ERIC Number: ED157066
Record Type: RIE
Publication Date: 1977
Reference Count: 0
Women and Writing: A New Course for the Creative Writing Curriculum.
Mallinger, Anita E.
The promotion of sexual stereotypes that portray girls as passive, dependent, and nurturing appears to have resulted in the socialization of females into roles that run counter to the function of creative imagination; women have been socialized not to write. A college course for students majoring in creative writing is helping women students to explore the ways their socialization as women has affected their writing. In the first stage, students explore the past. Women of the past--as has been illuminated by Virginia Woolf--were in fact prevented from writing. Even when they did write, anthologists and writers of literary history (who in the past have always been men) have not given their works the attention they merit and have regarded only a limited range of subjects as appropriate for women's writing. Women students should learn to understand the differences in women's and men's writing that arise from differences in the way they have been socialized, and they should try to find their own voices. They can learn to create new literary themes (such as woman as hero) to defy socialized limitations in their writing, and to explore dimensions of themselves as women writing. (GW)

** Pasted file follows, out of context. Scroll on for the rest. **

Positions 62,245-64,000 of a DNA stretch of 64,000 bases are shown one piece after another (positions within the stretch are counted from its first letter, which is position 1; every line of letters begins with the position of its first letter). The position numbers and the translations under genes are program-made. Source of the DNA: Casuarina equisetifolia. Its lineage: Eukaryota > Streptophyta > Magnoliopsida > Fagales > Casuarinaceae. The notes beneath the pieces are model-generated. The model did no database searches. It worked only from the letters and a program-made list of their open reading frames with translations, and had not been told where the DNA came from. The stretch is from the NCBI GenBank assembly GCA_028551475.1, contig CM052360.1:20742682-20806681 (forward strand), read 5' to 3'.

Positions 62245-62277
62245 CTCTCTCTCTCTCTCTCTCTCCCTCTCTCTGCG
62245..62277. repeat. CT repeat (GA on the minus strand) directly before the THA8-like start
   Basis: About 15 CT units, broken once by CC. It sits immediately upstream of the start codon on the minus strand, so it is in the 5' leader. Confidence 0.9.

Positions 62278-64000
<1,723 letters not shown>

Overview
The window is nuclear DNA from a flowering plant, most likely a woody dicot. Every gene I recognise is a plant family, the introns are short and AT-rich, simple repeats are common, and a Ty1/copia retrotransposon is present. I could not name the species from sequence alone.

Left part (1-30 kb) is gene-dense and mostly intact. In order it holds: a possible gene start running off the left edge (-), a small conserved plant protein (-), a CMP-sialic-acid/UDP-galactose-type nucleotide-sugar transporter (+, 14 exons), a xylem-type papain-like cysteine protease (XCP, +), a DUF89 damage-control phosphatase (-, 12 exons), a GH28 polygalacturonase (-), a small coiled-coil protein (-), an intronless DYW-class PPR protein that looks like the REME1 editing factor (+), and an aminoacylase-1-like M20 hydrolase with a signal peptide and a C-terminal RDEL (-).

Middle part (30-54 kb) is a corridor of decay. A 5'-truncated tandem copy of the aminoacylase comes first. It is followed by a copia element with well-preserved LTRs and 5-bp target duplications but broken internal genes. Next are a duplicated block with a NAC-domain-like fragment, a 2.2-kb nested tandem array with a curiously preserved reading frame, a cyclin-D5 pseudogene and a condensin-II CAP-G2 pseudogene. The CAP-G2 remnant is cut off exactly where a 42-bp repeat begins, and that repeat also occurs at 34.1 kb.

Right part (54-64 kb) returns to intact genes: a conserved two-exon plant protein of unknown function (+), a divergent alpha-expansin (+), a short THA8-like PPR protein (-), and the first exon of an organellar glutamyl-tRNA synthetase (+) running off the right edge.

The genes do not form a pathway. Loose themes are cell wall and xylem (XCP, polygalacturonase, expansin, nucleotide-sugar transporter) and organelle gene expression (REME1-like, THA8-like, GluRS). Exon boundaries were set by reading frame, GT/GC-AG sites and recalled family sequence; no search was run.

Publication Type: Speeches/Meeting Papers
Education Level: N/A
Authoring Institution: N/A
Note: Paper presented at the Annual Meeting of the Conference on College Composition and Communication (28th, Kansas City, Missouri, March 1977)